"We don't need you to do that" is a very gentle suggestion that someone stop doing something, but it is not a command or anything like it. It is not "telling" someone to stop doing something. (Not sure whether the 911 operator has any ostensible authority to issue a command anyway.) In everyday use, it is most commonly said when someone is doing something beyond what is expected, in a good way ("oh, you don't need to trouble yourself"). If anything, it implies that the operator would like to disclaim liability if the caller continues to do whatever he's doing. He is trying to help, perhaps more than is wise.

My point really was that he says "OK" and, from what evidence is present so far, probably stops trying to find T and starts heading back to his car. If this is the case, he has so far done everything right IMO. After that, it is up to who confronted whom and started the fight, and has nothing to do with what color anyone is, or whether he was carrying a gun "legally" or not. CCW proponents may suggest he was dumb for checking out the situation while armed, but what is someone supposed to do? Lock up the gun in case you do happen to end up getting your head bashed into the pavement, where you would need it? Stay in the house all the time and let your neighbors deal with their own problems (such as recent occupied burglary)?

Of course if he started a fight with the kid then fry him, whatever. I just don't see how that is going to be proven. And as I said before, it doesn't really matter how this goes down. Luckily the media seem to have laid off it a bit, until the trial...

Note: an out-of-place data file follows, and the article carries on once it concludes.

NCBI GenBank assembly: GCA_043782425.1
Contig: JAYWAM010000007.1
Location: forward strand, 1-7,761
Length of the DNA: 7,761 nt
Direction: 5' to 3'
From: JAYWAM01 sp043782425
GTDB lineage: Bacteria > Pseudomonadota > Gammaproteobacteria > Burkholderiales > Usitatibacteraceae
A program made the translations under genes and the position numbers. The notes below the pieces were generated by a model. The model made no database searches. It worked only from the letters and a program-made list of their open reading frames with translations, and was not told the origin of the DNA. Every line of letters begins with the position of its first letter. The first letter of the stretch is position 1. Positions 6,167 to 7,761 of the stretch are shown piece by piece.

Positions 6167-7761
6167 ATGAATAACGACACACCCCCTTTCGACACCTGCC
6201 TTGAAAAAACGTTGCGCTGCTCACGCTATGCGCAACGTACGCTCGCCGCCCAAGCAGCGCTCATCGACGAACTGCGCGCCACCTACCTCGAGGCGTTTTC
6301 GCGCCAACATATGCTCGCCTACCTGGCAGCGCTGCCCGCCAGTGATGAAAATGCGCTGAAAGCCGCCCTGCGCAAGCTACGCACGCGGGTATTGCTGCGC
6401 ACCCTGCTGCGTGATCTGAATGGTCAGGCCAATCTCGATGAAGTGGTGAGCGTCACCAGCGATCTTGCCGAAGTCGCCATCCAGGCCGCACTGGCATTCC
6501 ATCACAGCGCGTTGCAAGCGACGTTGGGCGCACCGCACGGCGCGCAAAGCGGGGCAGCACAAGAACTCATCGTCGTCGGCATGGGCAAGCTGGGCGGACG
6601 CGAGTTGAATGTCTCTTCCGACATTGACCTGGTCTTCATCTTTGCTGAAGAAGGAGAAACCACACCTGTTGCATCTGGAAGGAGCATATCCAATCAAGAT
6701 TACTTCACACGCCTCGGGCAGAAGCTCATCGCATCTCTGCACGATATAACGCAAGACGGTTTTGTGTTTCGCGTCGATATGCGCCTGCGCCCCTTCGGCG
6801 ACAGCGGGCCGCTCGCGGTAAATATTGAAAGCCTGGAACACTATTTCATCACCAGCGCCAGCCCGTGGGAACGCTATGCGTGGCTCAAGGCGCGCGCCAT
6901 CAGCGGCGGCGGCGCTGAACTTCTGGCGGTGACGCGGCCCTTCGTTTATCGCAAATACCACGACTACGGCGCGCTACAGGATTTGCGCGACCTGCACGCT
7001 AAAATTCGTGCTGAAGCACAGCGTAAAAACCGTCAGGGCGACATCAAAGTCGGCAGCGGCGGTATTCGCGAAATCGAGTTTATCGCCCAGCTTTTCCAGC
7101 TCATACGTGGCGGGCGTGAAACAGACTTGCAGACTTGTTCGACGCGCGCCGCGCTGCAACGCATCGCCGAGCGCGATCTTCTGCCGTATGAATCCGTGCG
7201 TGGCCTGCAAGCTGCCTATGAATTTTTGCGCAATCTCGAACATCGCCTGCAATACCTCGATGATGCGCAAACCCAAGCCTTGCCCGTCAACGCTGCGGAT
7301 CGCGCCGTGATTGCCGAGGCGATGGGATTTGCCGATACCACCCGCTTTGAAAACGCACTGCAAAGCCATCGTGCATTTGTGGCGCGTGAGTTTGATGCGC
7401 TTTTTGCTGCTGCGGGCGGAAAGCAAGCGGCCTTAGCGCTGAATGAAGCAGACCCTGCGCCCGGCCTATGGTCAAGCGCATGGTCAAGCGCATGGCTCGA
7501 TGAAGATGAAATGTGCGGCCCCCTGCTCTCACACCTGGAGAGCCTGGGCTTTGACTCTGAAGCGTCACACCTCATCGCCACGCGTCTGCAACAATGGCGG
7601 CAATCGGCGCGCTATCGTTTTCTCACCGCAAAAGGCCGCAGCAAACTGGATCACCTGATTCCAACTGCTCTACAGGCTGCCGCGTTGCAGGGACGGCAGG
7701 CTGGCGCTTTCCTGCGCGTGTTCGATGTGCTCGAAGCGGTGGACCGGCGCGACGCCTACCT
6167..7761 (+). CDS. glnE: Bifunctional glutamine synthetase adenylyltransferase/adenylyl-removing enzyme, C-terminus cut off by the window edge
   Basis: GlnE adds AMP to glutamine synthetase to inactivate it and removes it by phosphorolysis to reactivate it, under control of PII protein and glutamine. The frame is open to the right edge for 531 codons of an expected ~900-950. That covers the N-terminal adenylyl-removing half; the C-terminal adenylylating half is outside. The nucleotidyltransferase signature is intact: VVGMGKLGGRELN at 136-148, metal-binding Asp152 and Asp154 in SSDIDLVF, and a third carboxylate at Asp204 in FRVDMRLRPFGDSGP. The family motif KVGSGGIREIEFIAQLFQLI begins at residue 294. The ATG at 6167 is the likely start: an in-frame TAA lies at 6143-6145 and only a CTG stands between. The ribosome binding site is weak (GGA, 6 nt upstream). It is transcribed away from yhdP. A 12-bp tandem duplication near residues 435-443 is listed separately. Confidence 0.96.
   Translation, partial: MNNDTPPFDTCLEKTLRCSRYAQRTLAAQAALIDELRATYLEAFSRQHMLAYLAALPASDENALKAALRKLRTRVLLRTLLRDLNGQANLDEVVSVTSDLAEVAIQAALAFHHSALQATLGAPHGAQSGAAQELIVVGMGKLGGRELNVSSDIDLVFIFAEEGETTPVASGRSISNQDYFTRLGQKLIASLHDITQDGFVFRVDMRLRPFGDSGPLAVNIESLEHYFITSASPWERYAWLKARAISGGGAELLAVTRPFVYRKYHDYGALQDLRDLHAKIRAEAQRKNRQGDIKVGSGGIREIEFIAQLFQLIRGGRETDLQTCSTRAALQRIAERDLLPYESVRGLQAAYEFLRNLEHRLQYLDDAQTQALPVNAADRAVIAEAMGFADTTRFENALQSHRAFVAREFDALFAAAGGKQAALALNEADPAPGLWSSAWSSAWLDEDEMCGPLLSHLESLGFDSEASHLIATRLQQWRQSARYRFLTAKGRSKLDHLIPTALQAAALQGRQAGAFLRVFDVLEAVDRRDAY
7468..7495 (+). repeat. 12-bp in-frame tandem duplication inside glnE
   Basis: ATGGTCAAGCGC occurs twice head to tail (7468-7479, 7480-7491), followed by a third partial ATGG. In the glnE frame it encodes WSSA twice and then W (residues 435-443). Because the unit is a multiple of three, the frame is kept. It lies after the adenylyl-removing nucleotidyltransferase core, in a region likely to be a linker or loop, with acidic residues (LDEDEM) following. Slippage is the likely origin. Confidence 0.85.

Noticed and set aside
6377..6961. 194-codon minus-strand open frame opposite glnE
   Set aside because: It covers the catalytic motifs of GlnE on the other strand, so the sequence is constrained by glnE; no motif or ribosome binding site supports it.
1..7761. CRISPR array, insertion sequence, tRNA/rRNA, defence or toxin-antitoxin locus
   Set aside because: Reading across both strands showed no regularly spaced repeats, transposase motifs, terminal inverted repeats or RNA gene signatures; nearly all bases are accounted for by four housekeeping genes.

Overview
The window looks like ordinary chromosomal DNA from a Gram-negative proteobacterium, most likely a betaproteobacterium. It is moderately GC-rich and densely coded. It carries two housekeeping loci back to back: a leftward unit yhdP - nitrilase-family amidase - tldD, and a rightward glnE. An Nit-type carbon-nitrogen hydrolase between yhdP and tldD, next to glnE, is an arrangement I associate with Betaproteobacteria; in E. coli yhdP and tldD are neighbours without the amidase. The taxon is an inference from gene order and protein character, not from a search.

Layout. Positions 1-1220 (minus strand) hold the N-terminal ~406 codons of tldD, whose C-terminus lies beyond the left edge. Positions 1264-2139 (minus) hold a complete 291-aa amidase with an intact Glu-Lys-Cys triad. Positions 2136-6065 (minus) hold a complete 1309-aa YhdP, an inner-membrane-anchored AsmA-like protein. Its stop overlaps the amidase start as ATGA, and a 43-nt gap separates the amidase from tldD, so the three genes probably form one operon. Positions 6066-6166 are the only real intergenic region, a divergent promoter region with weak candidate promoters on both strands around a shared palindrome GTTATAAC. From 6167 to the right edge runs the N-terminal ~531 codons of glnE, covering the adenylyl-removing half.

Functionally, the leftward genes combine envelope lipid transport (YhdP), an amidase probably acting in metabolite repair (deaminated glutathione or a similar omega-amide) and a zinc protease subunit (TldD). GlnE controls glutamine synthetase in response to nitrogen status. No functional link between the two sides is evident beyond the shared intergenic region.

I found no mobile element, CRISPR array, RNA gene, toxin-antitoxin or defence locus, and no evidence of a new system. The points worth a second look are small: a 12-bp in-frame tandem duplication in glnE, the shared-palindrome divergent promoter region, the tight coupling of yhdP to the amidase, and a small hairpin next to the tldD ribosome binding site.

The transcripts I read (admittedly, several weeks old, as I couldn't care less to look this up now) had him responding with something about "these kids are always stealing stuff", not affirming with the operator. That said, I brought this up back around post 50 and the legal consensus was that the phone dispatcher does not have the authority to tell a person what to do, nor hold them accountable if the listener does not follow the orders.
post #2305 of 6250
Quote:
Originally Posted by Tck13 View Post

The report also notes that Zimmerman had been prescribed mood medications Adderall and Temezepam before the shooting, ABC News reported. The doctor added that Zimmerman refused to go to the hospital the night of the shooting and added that it was “imperative” that he see his psychologist.

Have there been any reports that Z had ADHD?

AFAIK that is the only reason that a 28 year old should be prescribed Adderall.

Adderal is basically the same as pure amphetamine and would have certainly affected Z's mood on the night of the shooting.
post #2306 of 6250
Quote:
Originally Posted by j View Post

Yeah, he was getting his ass handed to him.

You mean he was getting beat up by a little boy?

Trayvon_Martin.jpg
post #2307 of 6250
..
Edited by cross22 - 5/16/12 at 6:24am
post #2308 of 6250
Quote:
Originally Posted by munchausen View Post

Seriously just think about what you are saying here. You are carrying an unlicensed handgun, you get attacked and you defend yourself with it; you are now a murderer? I don't see how you get there. Whether or not he had a CCW is immaterial to the issue of whether he acted in self defense.

You don't get to pick out bits and pieces of an incident and just get to throw them away. All it takes is one little detail to either make or break your case. In any event I never said a thing about what it makes him. All I did was point out that I don't know how stand your ground or self defense works if you are in felony possession of a firearm. I do know that if you use it then you have at least an unlawful use of a weapon situation to deal with as well. Self defense with a firearm hinges on the lawful possession of a firearm first and foremost.
post #2309 of 6250
Either he shot someone in self defense or he's a murderer. That's how it works. The legality or illegality of the handgun doesn't have any bearing on his self defense claim. Hope this has been helpful.
post #2310 of 6250
So when does this doctor's report get challenged as bogus?